We do the massage scene next. This is our big comic scene, the only real physical comedy in the script, and I've been looking forward to shooting it. Part of that came from my belief the actors would be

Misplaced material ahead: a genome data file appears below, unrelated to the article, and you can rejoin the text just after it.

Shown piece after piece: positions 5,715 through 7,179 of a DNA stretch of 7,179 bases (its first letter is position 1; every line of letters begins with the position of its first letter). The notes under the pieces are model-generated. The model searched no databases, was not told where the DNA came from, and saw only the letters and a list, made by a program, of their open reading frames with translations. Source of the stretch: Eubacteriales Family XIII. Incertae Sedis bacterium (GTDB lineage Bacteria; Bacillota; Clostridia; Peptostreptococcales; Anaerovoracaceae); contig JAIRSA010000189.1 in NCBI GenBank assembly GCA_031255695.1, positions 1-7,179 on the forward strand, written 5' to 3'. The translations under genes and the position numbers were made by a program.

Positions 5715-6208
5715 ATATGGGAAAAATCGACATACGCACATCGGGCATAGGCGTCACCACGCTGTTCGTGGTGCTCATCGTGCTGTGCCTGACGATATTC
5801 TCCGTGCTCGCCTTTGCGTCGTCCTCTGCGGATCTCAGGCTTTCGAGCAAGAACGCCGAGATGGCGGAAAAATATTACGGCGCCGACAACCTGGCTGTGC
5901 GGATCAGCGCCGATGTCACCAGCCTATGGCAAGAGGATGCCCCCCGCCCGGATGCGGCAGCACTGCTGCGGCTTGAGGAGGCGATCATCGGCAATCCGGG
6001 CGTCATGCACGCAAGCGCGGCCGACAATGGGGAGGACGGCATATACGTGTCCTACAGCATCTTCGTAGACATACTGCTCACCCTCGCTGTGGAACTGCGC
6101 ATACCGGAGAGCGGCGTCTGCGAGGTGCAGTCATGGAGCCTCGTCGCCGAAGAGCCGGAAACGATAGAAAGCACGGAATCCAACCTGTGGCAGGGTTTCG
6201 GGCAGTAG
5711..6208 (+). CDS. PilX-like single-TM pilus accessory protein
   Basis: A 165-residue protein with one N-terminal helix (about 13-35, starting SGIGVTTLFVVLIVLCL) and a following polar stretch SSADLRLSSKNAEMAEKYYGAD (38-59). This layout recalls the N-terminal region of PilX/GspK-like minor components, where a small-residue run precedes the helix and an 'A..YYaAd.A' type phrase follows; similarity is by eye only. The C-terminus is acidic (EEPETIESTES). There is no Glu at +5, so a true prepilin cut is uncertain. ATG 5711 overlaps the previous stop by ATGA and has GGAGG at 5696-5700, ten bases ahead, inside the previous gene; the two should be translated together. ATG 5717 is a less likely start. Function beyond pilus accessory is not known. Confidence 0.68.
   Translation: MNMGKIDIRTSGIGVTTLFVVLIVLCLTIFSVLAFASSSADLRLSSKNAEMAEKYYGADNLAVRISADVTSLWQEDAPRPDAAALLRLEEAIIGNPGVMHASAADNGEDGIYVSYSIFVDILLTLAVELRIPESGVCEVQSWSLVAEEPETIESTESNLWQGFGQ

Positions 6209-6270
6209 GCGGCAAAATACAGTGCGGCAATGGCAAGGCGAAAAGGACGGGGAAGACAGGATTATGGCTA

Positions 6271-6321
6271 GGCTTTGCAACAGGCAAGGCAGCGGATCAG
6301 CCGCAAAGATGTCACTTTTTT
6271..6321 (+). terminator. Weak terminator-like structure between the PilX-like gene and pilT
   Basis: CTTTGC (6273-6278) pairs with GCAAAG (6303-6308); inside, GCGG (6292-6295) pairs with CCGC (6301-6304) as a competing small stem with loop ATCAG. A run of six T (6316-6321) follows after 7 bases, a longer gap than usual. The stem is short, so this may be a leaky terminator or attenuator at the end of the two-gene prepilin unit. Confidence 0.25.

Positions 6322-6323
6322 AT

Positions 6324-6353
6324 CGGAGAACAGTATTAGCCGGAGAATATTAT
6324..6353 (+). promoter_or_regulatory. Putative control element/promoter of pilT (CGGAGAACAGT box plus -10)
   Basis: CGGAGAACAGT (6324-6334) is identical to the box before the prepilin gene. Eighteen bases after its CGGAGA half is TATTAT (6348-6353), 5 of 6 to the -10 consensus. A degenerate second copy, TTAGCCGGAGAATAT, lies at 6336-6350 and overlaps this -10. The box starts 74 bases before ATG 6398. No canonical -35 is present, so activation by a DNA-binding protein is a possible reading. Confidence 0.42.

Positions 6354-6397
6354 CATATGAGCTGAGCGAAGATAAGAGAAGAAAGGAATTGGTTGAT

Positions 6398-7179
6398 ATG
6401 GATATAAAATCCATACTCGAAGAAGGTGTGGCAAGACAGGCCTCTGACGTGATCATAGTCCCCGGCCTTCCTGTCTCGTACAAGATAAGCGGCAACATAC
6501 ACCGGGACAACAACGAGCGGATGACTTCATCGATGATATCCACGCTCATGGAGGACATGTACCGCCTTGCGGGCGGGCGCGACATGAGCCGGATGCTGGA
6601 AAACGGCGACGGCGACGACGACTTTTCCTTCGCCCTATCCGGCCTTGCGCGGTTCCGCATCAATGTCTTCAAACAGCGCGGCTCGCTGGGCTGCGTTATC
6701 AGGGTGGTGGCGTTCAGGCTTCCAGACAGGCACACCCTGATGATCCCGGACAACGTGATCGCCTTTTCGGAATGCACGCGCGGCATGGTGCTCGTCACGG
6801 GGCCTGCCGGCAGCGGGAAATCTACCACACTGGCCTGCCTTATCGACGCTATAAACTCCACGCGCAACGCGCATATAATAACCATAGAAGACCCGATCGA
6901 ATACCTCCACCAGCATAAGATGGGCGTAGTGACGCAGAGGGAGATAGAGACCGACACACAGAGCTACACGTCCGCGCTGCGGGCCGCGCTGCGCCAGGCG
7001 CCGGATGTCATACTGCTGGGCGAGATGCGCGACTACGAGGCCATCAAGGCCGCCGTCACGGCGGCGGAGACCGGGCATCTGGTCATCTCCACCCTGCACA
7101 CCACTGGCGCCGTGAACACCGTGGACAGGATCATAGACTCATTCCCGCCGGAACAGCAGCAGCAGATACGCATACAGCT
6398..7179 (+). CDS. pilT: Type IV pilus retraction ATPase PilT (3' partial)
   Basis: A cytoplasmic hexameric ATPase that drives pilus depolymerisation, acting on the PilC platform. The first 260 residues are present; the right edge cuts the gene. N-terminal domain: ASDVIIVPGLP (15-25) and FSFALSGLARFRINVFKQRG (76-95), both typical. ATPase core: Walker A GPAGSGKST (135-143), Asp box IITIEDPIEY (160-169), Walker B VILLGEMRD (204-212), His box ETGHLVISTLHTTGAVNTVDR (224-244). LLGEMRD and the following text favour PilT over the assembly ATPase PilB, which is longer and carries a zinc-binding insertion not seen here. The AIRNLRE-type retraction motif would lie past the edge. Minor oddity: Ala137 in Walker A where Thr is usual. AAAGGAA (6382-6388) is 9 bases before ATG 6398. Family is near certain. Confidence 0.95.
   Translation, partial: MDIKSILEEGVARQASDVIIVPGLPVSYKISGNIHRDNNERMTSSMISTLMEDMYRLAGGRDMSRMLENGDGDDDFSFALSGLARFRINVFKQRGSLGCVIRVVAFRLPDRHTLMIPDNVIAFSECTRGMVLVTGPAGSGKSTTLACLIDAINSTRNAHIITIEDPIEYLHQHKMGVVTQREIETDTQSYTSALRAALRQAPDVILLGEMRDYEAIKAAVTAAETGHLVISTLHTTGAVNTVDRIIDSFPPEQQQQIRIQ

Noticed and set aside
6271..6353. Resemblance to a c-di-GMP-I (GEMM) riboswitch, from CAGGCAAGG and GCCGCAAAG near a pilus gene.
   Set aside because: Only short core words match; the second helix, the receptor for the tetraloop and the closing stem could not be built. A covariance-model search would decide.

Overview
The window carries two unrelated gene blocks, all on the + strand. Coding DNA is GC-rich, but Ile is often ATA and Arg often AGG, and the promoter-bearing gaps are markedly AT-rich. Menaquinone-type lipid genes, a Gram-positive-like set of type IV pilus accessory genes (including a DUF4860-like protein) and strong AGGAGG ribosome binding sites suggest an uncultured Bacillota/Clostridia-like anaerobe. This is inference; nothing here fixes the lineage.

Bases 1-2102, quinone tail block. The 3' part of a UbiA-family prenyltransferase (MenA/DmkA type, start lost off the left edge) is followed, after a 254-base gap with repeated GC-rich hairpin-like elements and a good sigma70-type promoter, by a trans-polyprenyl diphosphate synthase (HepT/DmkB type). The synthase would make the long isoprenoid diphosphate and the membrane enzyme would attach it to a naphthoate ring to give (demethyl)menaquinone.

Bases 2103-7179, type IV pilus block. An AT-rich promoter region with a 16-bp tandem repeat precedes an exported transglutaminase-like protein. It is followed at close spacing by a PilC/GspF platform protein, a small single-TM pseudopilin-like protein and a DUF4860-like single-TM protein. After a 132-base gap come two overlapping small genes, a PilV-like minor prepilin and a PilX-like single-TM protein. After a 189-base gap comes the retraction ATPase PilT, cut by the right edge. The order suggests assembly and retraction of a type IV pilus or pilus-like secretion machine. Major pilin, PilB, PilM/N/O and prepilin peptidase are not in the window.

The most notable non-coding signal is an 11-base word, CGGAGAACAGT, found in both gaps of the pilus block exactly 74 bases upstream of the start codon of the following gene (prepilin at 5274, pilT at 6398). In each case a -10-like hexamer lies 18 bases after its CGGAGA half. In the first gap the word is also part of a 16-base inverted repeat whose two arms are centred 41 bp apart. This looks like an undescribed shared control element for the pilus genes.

looking forward to it too, that they'd have fun doing it. Boy, was I wrong. The whole thing becomes an ordeal, a real battle to get what I think the scene should be. Jimmy doesn't want to say some of the lines, and worse, doesn't want to play the scene as big as I believe it needs to be played, has to be played. Barbara is very withdrawn. The room is oppressively hot, and neither Jimmy nor Barbara seem to be able to remember all the lines, so that with each take, one or the other or both miss one or two lines, or more. However, I'm covering the action from different angles and close-ups, so even though I never get a single take where both of them get all their lines correctly, with all the takes combined I do get all the lines. Our editor, Gary Cooper, will just have to cobble the scene together from a lot of different takes, rather than me picking favorites. (In the actors' defense, we never had the opportunity to really rehearse the scene, and work out the physical stuff in more detail. That's my failure, but there just wasn't time with Jimmy coming on in the eleventh hour. I let them both down on this, I guess, but it was such a battle just getting up and running with The Name and No-Name screwing us over as they did at the last minute.) To make matters worse, on one of the takes where Lila is supposed to be sliding her hand along Michael's spine, but then slips on the oil and clocks him on the back of the head, Barbara really does clock Jimmy on the back of the head and knocks him loopy. He gets very unpleasant from this point on, but the poor guy is in pain, and dizzy, and just trying to get through the scene. Barbara feels guilty at having injured him, then injures herself while punching him in the thigh. Her hand turns red and swells a bit. They both go off between setups to get iced and pop Tylenols. I'm sick in my gut at my incompetence, at not having prepared them properly, at completely misjudging what filming the scene would be like, thinking it would be fun. Now I've caused them both physical damage, and will have to bring them back for more.